The History of the Gearbox (2)
At the latest, towards the end of the 1920s, the gearbox would have to be slightly changed, because either it must now drive the front axle or mounted together with the engine, sits at the rear of the car. For quite some
time however, it remains straight mounted. The change-over to transverse mounting was actually introduced through the Issigonis Mini in 1959 and still took some time until it asserted itself globally. During the change-
over, not much was altered in the non-coaxial gearbox, but at the latest now, not all the free-wheel cogs or shifting-sleeves are any longer mounted on only one shaft.
In the meantime, the DAF company surprised us by entering the motor car sector, which was linked to the introduction of the Variomatic. As always, with new gearbox technology, the principle of an infinitely variable
gearbox has been around for quite a while, but not its implementation in a larger, generally commercially available vehicle series. The disadvantage of the, only low torque transferability, was overcome through the
push-link chain, and the multitronic (Audi company) gave it the breakthrough into the area of stronger V-6 engines.
In the meantime however, the competition was high and the customer did not seem to want to get used to the same engine sound with steadily increasing driving speed. Other car manufacturers had chosen
automation, which is also possible with the common manual gearbox, because the efficiency of such a gearbox is still unequalled. Thus we find in Honda, a hydraulically controllable multi-disc clutch for each individual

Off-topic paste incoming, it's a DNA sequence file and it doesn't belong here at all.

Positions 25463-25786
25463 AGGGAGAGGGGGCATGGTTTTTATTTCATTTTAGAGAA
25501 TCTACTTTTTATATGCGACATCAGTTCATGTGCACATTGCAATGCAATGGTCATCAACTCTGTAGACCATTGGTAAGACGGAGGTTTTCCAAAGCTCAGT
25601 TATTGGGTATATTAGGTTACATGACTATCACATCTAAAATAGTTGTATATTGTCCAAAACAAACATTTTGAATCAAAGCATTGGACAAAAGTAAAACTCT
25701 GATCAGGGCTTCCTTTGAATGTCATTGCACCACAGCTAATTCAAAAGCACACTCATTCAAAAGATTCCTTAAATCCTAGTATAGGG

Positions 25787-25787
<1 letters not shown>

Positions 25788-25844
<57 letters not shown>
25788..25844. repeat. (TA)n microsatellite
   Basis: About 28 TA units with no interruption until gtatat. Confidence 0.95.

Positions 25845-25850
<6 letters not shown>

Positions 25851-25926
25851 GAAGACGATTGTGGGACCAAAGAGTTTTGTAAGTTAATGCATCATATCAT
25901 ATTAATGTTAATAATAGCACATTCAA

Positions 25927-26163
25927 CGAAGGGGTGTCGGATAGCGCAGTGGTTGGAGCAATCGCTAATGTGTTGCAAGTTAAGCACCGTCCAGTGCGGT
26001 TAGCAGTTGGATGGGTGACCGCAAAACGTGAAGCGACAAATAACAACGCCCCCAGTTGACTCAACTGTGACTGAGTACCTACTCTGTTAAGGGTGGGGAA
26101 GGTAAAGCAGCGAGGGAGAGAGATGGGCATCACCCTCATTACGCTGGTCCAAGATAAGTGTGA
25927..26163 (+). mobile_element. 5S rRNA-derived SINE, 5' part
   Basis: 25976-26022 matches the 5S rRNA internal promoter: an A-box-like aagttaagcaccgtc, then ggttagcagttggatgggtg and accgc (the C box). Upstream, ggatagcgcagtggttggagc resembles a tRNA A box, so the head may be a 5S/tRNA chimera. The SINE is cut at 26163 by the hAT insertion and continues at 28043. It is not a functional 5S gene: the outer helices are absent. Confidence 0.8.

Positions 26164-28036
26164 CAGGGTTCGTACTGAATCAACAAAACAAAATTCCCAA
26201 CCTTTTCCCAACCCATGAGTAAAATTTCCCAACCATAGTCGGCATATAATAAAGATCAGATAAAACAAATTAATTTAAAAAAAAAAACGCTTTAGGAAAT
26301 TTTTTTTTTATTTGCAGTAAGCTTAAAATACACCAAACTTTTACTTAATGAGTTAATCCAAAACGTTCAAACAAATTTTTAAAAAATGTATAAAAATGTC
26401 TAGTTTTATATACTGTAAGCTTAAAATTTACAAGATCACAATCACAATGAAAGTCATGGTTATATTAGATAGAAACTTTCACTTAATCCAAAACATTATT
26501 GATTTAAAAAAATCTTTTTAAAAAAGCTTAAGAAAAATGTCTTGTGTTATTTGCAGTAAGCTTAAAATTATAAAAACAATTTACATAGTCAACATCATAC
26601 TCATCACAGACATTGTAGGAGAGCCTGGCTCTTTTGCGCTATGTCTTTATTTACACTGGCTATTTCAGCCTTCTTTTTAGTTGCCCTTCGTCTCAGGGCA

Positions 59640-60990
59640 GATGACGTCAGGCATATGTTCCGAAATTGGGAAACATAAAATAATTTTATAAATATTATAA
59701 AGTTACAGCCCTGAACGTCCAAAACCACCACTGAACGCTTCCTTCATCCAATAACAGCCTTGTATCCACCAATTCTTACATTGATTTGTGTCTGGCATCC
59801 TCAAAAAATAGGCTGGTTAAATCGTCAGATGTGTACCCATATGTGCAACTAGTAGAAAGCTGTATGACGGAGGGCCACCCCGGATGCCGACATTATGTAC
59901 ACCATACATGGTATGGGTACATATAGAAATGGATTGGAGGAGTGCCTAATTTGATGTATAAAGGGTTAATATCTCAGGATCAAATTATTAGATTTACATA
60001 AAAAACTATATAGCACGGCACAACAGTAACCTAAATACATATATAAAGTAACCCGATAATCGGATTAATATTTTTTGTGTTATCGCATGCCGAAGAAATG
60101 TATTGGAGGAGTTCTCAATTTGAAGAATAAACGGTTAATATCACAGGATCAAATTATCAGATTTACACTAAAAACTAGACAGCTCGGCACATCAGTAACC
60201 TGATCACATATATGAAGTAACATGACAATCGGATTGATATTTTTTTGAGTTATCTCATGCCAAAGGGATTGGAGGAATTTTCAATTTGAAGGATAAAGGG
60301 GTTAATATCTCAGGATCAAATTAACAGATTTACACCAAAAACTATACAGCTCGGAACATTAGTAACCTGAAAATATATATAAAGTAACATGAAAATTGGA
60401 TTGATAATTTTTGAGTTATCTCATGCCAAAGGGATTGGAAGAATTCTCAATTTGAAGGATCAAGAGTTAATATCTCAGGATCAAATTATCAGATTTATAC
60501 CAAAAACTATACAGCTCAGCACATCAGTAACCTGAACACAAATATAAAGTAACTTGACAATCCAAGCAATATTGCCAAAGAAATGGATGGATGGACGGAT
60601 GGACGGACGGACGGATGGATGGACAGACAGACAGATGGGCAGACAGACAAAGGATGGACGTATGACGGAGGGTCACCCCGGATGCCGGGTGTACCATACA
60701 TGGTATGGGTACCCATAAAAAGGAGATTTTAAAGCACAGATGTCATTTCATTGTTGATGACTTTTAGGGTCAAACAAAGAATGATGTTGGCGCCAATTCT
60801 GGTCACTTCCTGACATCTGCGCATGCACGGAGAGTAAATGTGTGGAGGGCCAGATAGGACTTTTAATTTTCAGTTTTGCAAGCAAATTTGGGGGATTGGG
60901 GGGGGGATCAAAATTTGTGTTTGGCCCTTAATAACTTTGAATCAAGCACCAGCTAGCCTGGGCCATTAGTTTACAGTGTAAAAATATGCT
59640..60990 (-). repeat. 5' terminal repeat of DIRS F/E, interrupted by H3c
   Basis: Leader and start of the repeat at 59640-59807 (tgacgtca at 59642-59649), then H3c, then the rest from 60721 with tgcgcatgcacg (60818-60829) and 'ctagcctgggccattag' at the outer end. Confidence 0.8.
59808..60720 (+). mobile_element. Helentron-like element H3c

gear. The semi-automatic, which started out with a centrifugal clutch and later a torque converter to be able to pull off, combined with a small clutch had been known about for a long time. Let's not forget those clutches
which are operated purely by electricity.
Then there is the sequential gearbox. In its purely mechanical form it's been around for a very long time. In motorcycle construction there are special construction methods anyhow, like the pulling-wedge gearbox.
Surprisingly enough, the purely mechanical gearbox was considerably further developed at the end of the last century and the beginning of the current one. Perhaps it all started with the shift-drum. In any event, it hasn't
stayed with the automation (incl. The clutch) with pneumatics, hydraulics or purely electric. Divided and supplied with a double-clutch, a gearbox is provided which is free of traction force interruption.
If one no longer has to manually change gears, the amount of gearspeeds can explode. At the moment there is a maximum of nine and in the most economical cars, should the top speed be required, then the gearbox
has to shift down two gears. In this field of course, the converter automatic has also been stiff competition. In the meantime, the hydraulic part of the converter is only used for pulling off. Naturally the electronics have
long since replaced the hydraulic control.
Particularly in the case of transverse engines up front and a lot of gear-speeds, the so called short-build gearbox plays a big role. Instead of arranging all the gears one after the other, they are in addition, distributed on
a further shaft. This is also a big advantage, when one plans not only one clutch between engine and gearbox but two, plus the possible electric components, like e.g., a starter motor, an additional drive or a momentum